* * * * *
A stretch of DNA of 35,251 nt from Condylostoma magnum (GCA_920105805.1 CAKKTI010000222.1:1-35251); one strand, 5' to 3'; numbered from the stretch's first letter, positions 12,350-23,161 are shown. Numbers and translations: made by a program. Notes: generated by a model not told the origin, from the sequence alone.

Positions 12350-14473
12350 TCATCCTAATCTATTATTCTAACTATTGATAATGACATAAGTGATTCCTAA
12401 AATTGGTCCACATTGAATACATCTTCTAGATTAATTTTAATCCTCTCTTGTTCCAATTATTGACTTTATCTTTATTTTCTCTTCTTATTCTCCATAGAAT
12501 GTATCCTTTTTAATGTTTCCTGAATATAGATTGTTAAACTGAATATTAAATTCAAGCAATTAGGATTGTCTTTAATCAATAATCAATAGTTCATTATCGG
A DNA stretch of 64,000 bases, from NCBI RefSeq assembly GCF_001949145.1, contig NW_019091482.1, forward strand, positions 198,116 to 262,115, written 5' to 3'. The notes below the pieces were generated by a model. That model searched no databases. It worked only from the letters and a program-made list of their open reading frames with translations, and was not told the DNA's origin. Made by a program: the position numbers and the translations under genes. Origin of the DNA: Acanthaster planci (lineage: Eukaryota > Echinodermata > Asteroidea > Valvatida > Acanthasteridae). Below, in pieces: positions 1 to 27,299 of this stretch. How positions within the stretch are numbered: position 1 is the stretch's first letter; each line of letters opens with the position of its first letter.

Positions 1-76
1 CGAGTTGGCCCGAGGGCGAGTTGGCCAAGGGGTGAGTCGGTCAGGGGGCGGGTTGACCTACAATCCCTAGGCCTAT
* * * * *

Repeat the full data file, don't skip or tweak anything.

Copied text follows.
A stretch of DNA of 35,251 nt from Condylostoma magnum (GCA_920105805.1 CAKKTI010000222.1:1-35251); one strand, 5' to 3'; numbered from the stretch's first letter, positions 12,350-23,161 are shown. Numbers and translations: made by a program. Notes: generated by a model not told the origin, from the sequence alone.

Positions 12350-14473
12350 TCATCCTAATCTATTATTCTAACTATTGATAATGACATAAGTGATTCCTAA
12401 AATTGGTCCACATTGAATACATCTTCTAGATTAATTTTAATCCTCTCTTGTTCCAATTATTGACTTTATCTTTATTTTCTCTTCTTATTCTCCATAGAAT
12501 GTATCCTTTTTAATGTTTCCTGAATATAGATTGTTAAACTGAATATTAAATTCAAGCAATTAGGATTGTCTTTAATCAATAATCAATAGTTCATTATCGG
A DNA stretch of 64,000 bases, from NCBI RefSeq assembly GCF_001949145.1, contig NW_019091482.1, forward strand, positions 198,116 to 262,115, written 5' to 3'. The notes below the pieces were generated by a model. That model searched no databases. It worked only from the letters and a program-made list of their open reading frames with translations, and was not told the DNA's origin. Made by a program: the position numbers and the translations under genes. Origin of the DNA: Acanthaster planci (lineage: Eukaryota > Echinodermata > Asteroidea > Valvatida > Acanthasteridae). Below, in pieces: positions 1 to 27,299 of this stretch. How positions within the stretch are numbered: position 1 is the stretch's first letter; each line of letters opens with the position of its first letter.

Positions 1-76
1 CGAGTTGGCCCGAGGGCGAGTTGGCCAAGGGGTGAGTCGGTCAGGGGGCGGGTTGACCTACAATCCCTAGGCCTAT